Failing to report sensitive data breaches to US regulatory and law enforcement agencies just got more dangerous and confusing for CISOs and their organizations. If that failure is seen as a coverup, such as paying ransoms for retrieving sensitive data, it could lead to steep fines or jail time.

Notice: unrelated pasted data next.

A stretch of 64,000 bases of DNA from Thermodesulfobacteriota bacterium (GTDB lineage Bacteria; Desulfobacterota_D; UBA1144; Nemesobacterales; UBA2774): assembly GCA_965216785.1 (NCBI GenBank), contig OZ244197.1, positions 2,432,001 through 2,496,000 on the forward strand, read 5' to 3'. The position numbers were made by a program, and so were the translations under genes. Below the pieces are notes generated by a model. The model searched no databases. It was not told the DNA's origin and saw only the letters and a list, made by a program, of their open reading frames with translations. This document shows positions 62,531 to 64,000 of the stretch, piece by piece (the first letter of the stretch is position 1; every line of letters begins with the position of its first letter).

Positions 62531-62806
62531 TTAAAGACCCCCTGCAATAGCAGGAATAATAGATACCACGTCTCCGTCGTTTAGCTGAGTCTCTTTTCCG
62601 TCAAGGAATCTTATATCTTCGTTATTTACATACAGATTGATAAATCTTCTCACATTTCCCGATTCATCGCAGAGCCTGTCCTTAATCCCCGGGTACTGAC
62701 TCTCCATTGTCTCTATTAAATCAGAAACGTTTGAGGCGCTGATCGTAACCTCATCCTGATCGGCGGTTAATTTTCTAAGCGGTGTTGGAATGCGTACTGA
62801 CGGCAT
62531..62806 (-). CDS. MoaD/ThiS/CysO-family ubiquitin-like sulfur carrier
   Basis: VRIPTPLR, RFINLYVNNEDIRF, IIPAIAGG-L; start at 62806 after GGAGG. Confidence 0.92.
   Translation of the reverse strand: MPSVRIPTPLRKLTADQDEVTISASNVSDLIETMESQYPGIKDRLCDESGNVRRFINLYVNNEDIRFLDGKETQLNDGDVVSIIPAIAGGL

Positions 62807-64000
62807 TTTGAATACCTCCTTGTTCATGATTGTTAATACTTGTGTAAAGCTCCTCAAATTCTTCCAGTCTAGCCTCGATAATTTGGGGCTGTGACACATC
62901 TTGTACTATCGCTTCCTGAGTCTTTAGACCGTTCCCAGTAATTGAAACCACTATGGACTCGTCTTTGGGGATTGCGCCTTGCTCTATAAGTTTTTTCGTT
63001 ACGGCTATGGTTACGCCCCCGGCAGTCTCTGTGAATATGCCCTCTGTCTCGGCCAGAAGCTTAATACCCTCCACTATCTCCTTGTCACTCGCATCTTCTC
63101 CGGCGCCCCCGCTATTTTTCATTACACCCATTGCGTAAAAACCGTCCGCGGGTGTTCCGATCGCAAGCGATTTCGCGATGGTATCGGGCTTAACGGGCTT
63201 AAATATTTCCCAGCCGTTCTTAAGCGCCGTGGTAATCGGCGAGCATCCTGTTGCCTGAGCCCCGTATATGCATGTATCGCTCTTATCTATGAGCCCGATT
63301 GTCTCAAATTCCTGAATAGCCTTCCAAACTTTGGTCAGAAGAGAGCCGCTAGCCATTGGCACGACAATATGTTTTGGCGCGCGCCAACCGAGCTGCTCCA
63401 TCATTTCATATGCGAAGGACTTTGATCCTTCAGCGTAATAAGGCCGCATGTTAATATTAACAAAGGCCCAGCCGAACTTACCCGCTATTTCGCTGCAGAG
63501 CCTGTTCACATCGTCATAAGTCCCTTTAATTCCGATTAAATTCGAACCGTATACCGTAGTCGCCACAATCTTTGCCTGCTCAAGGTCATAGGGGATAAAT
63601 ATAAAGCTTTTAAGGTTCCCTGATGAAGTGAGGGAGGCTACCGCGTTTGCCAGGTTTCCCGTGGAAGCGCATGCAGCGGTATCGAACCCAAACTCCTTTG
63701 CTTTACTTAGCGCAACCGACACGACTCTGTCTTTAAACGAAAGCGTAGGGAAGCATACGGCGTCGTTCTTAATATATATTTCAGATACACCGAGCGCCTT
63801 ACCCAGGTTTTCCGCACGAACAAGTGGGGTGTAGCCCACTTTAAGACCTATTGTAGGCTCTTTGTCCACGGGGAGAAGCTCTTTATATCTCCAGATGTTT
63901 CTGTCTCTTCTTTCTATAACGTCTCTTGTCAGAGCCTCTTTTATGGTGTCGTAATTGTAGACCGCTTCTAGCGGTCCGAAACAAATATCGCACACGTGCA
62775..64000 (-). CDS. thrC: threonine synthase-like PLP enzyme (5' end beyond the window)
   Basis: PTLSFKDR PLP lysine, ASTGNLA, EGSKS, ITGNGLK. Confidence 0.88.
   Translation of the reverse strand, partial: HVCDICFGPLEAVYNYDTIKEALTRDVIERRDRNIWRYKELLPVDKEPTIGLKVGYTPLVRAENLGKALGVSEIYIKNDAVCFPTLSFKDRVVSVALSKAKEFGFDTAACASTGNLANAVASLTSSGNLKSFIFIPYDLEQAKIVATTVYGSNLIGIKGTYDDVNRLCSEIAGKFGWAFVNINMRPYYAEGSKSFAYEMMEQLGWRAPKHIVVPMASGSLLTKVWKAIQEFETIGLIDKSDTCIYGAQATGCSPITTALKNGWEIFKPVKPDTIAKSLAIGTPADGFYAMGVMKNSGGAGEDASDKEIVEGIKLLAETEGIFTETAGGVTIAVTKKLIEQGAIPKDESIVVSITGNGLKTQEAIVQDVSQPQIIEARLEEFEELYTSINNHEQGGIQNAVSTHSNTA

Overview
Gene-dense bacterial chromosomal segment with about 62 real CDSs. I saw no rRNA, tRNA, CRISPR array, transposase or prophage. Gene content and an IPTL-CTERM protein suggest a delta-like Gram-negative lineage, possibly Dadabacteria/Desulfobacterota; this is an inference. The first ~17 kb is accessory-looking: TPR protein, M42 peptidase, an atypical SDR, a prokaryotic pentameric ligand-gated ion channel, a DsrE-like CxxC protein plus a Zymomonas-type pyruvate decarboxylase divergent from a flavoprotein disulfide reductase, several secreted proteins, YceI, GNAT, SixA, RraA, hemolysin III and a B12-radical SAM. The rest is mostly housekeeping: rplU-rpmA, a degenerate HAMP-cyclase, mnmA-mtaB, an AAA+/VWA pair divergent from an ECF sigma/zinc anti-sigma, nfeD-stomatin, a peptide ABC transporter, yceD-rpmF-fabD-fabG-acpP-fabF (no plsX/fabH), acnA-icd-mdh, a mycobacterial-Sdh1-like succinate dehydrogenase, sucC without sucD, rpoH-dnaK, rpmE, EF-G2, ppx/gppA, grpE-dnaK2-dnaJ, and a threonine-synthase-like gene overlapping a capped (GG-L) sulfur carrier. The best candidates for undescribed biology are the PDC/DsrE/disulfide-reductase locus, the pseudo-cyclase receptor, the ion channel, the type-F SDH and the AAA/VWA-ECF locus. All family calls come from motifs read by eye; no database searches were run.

In a case that is playing out now, Joe Sullivan, former Uber CISO, was recently charged under an ambiguous, arcane law that goes back to 1789 called misprision of a felony. In the charging documents, the FBI claims Sullivan’s actions of paying off the attackers to retrieve the data are akin to aiding and abetting a crime. If this case wins, it will grind businesses to a halt as they feel compelled to report anything that might appear to be a data-related crime against their organizations.

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